The Jesse Tree // Jacob

Images by Unsplash.com

Images by Unsplash.com

Genesis 27:8-30 Genesis 28:10-19

Do you ever feel like you’re not good enough, or that you have to pretend to be someone you’re not in order to get ahead or feel holy? I’m sure most of us can raise our hands at one moment in our life or another. If so, then the story of Jacob is for you.

Jacob and his twin brother,  Esau,  are the only children of Isaac, whose father was Abraham. Abraham held the promise of God that his descendants would be as numerous as the stars. It wasn’t until his grandson, Jacob, that this prophecy started to come to life. Just as God changed Abraham’s name, Jacob eventually is given the name Israel,  and his sons formed the 12 tribes of Israel.

But we haven’t gotten to that part of the story yet.

During their birth, Esau was born before Jacob, which was a big deal. In ancient Israel, the firstborn son was given the father’s blessing and everything was eventually handed down to him, including authority, priesthood/kingship, and material goods. Although Esau and Jacob were twins, Esau was born first and therefore possessed the birthright. However, at their birth Jacob held on to the heel of Esau and it was prophesied that the older would serve the younger (Gn 25:23).

Fast forward to when they are adults, and Isaac is old and blind. Jacob convinces Esau to sell him his material birthright over a meal (hungry men can do desperate things). However, in order to receive the blessing as well, he disguises himself as Esau by putting fur on his arm (Esau was quite hairy) and going to his father, who gives him the blessing before his death. He then flees for his life from Esau, back to the land of his mother’s family.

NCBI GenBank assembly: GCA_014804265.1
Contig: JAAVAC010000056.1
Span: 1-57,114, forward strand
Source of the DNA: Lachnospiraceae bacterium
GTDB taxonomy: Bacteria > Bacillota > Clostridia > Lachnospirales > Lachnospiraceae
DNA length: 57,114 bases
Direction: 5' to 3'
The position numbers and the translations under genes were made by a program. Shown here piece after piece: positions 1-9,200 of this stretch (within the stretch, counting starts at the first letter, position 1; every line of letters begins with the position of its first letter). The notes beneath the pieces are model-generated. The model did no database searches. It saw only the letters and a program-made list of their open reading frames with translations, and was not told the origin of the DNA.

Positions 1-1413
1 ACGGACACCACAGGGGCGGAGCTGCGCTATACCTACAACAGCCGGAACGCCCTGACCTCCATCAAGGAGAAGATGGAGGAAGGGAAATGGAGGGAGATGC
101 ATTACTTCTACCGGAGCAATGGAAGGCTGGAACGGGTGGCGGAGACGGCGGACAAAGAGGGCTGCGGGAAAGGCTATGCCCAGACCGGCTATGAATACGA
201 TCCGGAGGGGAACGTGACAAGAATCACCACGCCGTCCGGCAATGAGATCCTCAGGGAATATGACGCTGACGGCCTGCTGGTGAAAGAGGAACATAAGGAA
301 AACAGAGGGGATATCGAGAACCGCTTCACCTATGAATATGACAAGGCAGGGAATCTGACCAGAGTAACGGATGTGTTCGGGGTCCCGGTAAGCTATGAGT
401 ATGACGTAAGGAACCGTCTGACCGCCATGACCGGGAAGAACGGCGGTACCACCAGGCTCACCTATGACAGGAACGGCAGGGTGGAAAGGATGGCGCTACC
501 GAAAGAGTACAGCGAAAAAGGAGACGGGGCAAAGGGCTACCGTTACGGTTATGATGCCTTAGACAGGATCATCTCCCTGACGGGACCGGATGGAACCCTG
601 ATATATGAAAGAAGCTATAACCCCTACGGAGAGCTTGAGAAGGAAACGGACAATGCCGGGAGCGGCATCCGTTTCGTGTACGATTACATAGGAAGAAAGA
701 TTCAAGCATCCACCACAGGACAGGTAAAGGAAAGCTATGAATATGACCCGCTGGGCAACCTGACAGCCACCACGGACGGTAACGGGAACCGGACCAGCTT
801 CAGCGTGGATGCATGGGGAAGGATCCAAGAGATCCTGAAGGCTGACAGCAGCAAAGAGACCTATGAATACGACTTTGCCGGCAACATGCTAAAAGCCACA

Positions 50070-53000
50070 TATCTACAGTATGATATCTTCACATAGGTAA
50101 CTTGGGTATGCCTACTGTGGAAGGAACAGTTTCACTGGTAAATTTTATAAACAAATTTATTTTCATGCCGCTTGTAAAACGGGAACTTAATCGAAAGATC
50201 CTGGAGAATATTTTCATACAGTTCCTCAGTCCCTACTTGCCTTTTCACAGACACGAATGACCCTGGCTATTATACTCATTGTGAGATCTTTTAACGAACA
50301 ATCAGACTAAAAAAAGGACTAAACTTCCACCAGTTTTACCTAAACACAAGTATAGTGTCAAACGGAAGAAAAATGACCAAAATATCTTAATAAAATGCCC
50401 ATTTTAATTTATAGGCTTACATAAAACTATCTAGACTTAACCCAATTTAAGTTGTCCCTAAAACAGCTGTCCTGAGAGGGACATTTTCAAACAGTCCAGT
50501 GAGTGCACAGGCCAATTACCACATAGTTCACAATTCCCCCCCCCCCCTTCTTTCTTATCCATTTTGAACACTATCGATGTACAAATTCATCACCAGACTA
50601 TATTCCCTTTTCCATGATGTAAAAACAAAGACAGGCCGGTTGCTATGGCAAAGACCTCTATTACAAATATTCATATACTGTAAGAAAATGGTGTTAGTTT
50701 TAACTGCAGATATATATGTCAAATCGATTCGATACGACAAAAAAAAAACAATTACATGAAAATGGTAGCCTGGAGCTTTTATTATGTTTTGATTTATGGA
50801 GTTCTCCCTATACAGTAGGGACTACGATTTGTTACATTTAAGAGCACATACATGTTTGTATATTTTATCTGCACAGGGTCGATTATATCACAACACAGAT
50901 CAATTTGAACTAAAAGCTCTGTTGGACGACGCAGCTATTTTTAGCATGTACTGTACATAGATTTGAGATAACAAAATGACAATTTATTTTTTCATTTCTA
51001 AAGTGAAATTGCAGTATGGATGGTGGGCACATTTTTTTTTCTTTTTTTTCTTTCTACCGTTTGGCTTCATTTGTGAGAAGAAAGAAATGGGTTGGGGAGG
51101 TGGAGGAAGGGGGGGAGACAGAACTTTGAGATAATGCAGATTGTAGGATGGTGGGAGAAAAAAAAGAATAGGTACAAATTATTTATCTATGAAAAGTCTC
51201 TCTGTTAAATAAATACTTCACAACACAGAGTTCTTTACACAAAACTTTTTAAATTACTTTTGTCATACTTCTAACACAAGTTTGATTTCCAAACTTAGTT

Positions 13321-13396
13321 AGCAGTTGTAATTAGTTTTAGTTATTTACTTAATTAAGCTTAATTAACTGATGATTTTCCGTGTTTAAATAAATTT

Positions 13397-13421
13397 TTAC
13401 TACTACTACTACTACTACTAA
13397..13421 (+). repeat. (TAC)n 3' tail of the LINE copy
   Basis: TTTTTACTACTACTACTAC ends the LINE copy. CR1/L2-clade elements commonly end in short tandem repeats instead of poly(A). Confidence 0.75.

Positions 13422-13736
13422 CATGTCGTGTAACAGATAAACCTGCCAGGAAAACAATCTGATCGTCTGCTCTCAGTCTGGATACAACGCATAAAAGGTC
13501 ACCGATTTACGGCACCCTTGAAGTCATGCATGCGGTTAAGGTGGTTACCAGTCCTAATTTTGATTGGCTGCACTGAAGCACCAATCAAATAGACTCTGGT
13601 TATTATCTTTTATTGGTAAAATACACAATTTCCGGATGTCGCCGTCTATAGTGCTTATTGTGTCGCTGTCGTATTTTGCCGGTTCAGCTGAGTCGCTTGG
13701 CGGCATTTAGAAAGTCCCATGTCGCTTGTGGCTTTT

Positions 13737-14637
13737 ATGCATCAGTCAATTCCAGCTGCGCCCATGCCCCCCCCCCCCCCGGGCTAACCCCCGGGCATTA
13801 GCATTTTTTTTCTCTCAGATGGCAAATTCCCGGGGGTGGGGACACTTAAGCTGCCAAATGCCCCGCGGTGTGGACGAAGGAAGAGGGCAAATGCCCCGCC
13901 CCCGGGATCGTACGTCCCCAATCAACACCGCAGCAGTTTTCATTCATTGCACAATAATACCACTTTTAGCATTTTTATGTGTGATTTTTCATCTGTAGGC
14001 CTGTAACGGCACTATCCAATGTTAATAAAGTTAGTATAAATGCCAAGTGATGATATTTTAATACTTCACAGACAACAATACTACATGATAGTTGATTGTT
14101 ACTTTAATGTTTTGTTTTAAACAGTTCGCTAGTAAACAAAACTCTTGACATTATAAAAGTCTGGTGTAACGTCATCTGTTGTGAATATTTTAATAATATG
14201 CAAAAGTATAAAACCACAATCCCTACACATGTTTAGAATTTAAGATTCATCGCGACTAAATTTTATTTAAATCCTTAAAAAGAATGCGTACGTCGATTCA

On his way in the wilderness, he stops to sleep. He cozies up with a rock as a pillow (because who wouldn’t?) and has a dream that night of a stairway to heaven, with the angels ascending and descending (Gen 28:12).  God gives Jacob a prophecy that one day He will give this land to Jacob’s descendants, whom will spread out over the entire earth (Gen 28:13-15). Interestingly, this is near the site where God also appeared to Abraham and gave him the prophecy of his descendants. It is also near the future temple in Jerusalem, and can be seen as a foreshadowing of the location where heaven and earth, through the 12 tribes of Israel, will eventually meet in worship.

When God tells Jacob it’s time to return home, after living with his kinsman for years and marrying two of his daughters, he earnestly prays to God. While he left his homeland in deceit, he seeks to return in honesty. On the night before he and his family are to cross over into Esau’s land, Jacob has another encounter with God, this time as a strange man with whom he wrestles with all night (Gen 32:25-31). At daybreak, the man tells Jacob that his new name is Israel (meaning “one who wrestles with God”). Jacob pleads for a blessing, and this time receives it the honest way. He returns home and embraces Esau in forgiveness, and continues to grow his family of 12 sons.

So how does this story apply to our lives as women of God, as daughters of Christ?

We are the spiritual family of Israel, who descend from Jesus. We are the 12 tribes, more numerous than the stars. His birth as the firstborn son was in place for all of us as God’s children, for through Him we receive the ultimate birthright. Much like Jacob, we don’t deserve it, but it is freely given to us over a meal. Jesus descends the stairway of heaven so that we may ascend with Him.

We can’t be afraid,  therefore,  to approach God the Father and ask for His blessing, thinking we have to pretend to be someone we’re not in order to receive it. We don’t have to be holier than the woman next to us.  Even Jacob’s twelve sons were born of four different mothers. We are not perfect, but God has chosen to work through us anyway, and gives us the blessing simply for who we are. It’s only when we turn from His grace that we get into trouble. So snuggle up close to the manger this Advent and dare to ask for His blessing.

Reflect: Do you need to seek reunion with one of your brothers or sisters? Or someone else in your family or community? Have you deceived anyone or been deceived and need to ask for/receive forgiveness?

Reflect : Just as Jacob saw God in particular places, are there specific “heavenly pockets” in our lives where we feel especially connected to God? Where the veil between heaven and earth seems thinner?

Act: Ask for the Father’s blessing this Advent with an open and honest heart. If you are having a hard time, ask Our Lady to be with you just as Jacob’s mother helped him obtain Isaac’s blessing. Ask her to show you who you are in God’s eyes.

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